This review is based on our experiences and observations after spending 6 months at this campground from November 2009 through April 2010. The Rio Grande Valley consists of a 67 mile corridor along US 83 from Mission, Texas on the west, to Brownsville, Texas on the east. It is difficult to get an exact count but estimates run as high as 500 campgrounds blanket the area, giving Winter Texans a lot of choice in where to settle. Mission Bell/Trade Winds are two resorts physically separated by Stewart Road, that operate as one. Offices for both are located in Mission Bell. The grounds buildings and facilities are very well maintained, and response to problems is fast and efficient. In just one year the new management team has turned these parks a full 180 degrees, by concentrating efforts on customer satisfaction. Each park has it’s own pool and hot tub, that are heated and very well maintained. The pools are salt water which avoids many of the problems associated with chlorine, including burning eyes, faded swimwear and smell. Each park has their own shower facilities. Trade Winds has three mens and three ladies showers in two separate rooms. Mission Bell has three mens and three ladies as well as one unisex/handicap room. There is also a newly remodeled mens and ladies restroom in the main hall at Mission Bell. All restrooms and showers are very well maintained and reported problems are quickly resolved. The only negative here is that none of the shower facilities are heated or air conditioned and subject to the whims of mother nature. Past complaints of noise problems are being dealt with by management. Railroad tracks run along the south end of both resorts and frequently the trains make a lot of noise with their horn. Unfortunately the management can do nothing about this. The north fence line consists of single family homes that present a barking dog problem. Much progress had been made by animal control in cooperation with the resort management to alleviate this problem. The little noise that remains you easily get used to and unless you are a very light sleeper or leave all your windows open all night it will not bother you at all. Wind has also been cited as a complaint and unfortunately the whole valley gets the high winds and if you want to come anyplace in the valley you put up with it. I do not think it is as bad as some say. I have a weather station that has a wind speed readout and so far our highest sustained wind was 38 MPH and the highest gust was 45.8 MPH. I have had my awning open and tied down since we got here and not had a problem. Activities are pretty much the same as you find at all the campgrounds in the Valley. The difference here is the quality. The activities department seems to have a large budget and makes good use of it with a weekly dance with a very popular country band that also does a monthly rock and roll oldies dance. Also scheduled are frequent low cost breakfasts and hamburger fry’s as well as some great pot luck dinners. On the other hand the quality of the entertainment is not a good as it should be. Of the top ten entertainers that made their way from Branson this winter, only one of them appeared here. The only other negative is that a great majority of these activities take place in the Mission Bell Hall and not the Trade Winds Hall. Even with over 500 campgrounds and resorts to choose from the one thing lacking in most is size. A great majority of these places were built in the 60’s and 70’s when RV’s were small and the slide out was rare or non existent. We spent a lot of our spare time here in the valley visiting a lot of different parks, campgrounds and resorts, and found most of them to be the same as far as lot size. The one thing missing from campground directories, advertising and web pages is lot size. The average lot in Trade Winds/Mission Bell is 23 feet wide by 55 feet deep, and has a cement patio 5 by 16 feet. While I have not measured all the lots at all the parks here in the valley, this does seem to be the norm. There are a few places with much bigger lots, if you shop around. With size being pretty much the same, the only criteria left to base prices on is amps and concrete. Here, as in all parks 50 amp service makes the lot cost more than a 30 amp lot. Once again that age problem sneaks in. The older RV’s used mostly 30 amps and the parks are slow to upgrade to 50 amps. A lot of the people that return year after year have made improvements to some lots, in the form of pouring concrete to make larger patios and pads to park their RV on. When the people move on the concrete, of course, stays and the campgrounds reap the benefits by charging more for such lots. It is a fact of life in the RGV no mater what park you choose so if you want to park on cement rather than grass or gravel, you will have to pay the premium price. There are few differences among the resorts in the Rio Grande Valley, but there is one thing you will find at Mission Bell/Trade Winds that makes them stand out, warm friendly people. A walk around on a nice sunny day here will get so many greetings and waves you will almost get tired of saying hello, and you’ll think your arm will fall off from waving. Never before have we met such a great group of people. They are always smiling, friendly, and willing to lend a hand. To sum it all up in one sentence: Mission Bell/Tradewinds is a five star park with ten star people. We loved both the resorts and the friendly people make you want to return to renew friendships year after year. Life is an adventure and in spite of how much we enjoyed our stay here we will be moving on to a different resort next winter and a new adventure. We want to try the other end of the valley and have booked a space in Harlingen for next time. Don’t count us out yet because we may return in the future.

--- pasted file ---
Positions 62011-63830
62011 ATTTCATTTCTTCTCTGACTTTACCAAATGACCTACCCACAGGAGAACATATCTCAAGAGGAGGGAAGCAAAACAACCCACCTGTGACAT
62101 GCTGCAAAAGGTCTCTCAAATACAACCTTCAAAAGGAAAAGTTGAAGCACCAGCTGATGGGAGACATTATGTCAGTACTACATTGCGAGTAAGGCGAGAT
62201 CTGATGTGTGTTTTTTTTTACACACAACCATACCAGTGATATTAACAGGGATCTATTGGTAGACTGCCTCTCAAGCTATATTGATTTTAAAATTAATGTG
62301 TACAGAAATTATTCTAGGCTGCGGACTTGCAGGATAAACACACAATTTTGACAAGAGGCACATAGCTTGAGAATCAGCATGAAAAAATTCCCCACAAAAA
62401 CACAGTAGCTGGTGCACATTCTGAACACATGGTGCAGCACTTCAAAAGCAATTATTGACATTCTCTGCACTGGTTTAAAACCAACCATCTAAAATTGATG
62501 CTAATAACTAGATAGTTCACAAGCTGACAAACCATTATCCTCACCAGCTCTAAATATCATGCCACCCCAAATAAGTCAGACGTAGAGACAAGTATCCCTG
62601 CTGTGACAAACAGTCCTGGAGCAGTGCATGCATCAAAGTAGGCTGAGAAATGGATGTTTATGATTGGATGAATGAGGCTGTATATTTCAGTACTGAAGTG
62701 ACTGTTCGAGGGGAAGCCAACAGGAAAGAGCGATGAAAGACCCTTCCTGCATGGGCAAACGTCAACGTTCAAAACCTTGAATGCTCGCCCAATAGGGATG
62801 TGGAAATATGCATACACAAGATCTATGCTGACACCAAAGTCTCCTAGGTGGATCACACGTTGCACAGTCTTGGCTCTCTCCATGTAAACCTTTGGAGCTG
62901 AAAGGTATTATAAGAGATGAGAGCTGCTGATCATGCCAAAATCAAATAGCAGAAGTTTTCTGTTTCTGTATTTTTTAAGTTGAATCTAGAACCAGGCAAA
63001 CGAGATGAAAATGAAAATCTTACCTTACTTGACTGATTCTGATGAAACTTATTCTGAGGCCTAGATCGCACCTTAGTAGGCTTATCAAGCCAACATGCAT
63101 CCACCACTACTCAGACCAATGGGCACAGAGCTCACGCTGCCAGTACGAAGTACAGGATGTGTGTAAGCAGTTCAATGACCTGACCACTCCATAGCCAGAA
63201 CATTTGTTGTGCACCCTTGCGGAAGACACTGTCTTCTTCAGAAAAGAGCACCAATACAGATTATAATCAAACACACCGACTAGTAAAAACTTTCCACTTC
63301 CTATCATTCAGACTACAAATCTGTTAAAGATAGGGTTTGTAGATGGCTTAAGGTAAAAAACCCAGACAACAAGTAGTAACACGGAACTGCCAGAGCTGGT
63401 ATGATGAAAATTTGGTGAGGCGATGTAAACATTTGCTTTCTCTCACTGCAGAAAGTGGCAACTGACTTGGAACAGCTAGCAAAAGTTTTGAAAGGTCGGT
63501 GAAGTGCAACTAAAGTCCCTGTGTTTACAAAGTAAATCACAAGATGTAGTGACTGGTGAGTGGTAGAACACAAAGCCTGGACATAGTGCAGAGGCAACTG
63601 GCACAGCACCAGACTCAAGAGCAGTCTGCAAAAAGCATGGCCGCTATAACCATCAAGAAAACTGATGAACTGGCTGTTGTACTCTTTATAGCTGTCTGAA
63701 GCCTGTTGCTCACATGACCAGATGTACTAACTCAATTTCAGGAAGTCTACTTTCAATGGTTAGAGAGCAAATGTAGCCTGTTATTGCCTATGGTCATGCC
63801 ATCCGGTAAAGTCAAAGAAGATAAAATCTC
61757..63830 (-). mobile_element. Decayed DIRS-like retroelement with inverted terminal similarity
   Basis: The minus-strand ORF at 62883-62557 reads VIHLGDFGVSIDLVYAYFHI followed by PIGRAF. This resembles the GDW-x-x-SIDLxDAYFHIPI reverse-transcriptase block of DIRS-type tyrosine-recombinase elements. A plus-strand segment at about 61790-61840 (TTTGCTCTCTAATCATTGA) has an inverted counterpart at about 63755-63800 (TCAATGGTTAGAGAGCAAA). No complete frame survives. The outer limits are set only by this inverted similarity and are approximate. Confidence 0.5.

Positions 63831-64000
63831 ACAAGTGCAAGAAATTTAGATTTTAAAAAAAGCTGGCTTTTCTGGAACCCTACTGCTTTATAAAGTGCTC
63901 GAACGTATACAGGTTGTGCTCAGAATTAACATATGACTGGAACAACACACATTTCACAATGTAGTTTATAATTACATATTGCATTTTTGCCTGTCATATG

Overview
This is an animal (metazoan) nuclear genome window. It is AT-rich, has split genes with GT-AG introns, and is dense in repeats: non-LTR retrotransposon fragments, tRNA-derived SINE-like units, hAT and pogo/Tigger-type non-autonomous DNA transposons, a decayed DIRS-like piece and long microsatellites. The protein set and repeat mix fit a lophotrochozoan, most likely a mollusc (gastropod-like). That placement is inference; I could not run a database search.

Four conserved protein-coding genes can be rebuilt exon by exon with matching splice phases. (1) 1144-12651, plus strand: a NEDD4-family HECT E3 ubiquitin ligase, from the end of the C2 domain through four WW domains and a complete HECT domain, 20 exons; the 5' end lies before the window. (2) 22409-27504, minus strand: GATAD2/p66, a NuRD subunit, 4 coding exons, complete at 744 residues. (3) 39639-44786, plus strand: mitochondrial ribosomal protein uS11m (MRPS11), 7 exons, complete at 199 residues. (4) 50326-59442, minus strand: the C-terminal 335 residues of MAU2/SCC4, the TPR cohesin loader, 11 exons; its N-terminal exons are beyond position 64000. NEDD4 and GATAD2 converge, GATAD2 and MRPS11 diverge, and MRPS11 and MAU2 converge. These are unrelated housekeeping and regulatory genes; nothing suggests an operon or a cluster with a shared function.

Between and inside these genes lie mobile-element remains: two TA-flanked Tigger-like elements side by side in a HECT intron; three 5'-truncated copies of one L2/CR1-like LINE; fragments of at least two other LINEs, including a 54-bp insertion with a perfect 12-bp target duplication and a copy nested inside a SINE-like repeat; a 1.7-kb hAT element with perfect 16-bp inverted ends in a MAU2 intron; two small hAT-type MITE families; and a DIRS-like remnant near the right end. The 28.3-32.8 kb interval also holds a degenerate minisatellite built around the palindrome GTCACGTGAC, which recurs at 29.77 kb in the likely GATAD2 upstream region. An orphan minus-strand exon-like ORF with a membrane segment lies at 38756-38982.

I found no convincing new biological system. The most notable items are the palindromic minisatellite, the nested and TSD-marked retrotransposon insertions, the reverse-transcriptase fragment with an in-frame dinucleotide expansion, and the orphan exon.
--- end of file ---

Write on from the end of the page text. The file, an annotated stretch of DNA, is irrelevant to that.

This resort is truly a pleasant surprise. From the moment we arrived we were impressed with the friendly courteous staff. Your stay begins with an escort to your site and assistance with backing in if necessary. So many little extras like trash pick up each day made our time here a pleasure. The free, three times daily, shuttle service to the French Quarter is a real time and money saver. The cost of parking in the French Quarter is around $20 to $25 a day and at times not easy to find so this free service was great. Sites are very level, well landscaped, and large enough for any sized rig. Hook-ups include 50 amp service, and cable in addition to water and sewer. I found only two minor drawbacks. The city street leading to the resort needs improvement and climbing those stairs to the office/clubhouse, several times a day is not fun for people with knee or leg problems. Overall I would recommend this resort and I will definitely stay here again in the future.
Located just a few miles west on I-10 from the city of Boerne, Top of The Hill is top of the list for me. The Resort has easy access to I-10 with the best views in all of Hill Country. The Resort is family owned, well maintained, and in spite of being built on a hill the access to all sites is easy for even the big rigs. The Resort is staffed with Workcampers who return year after year and are both friendly and efficient. After a quick check in you are escorted to your site and guided in. The office/store carries the essentials as well as a good selection of beer and some of the locally produced wines. Most sites are quite level with the exception of the concrete sites. All have 30 and 50 amp full hookups. The WiFi is strong all over but you will still miss your DSL or Cable at home. We stayed here for over two months and enjoyed the time here. We have made plans to visit the Rio Grande Valley next year or we would have reserved space here.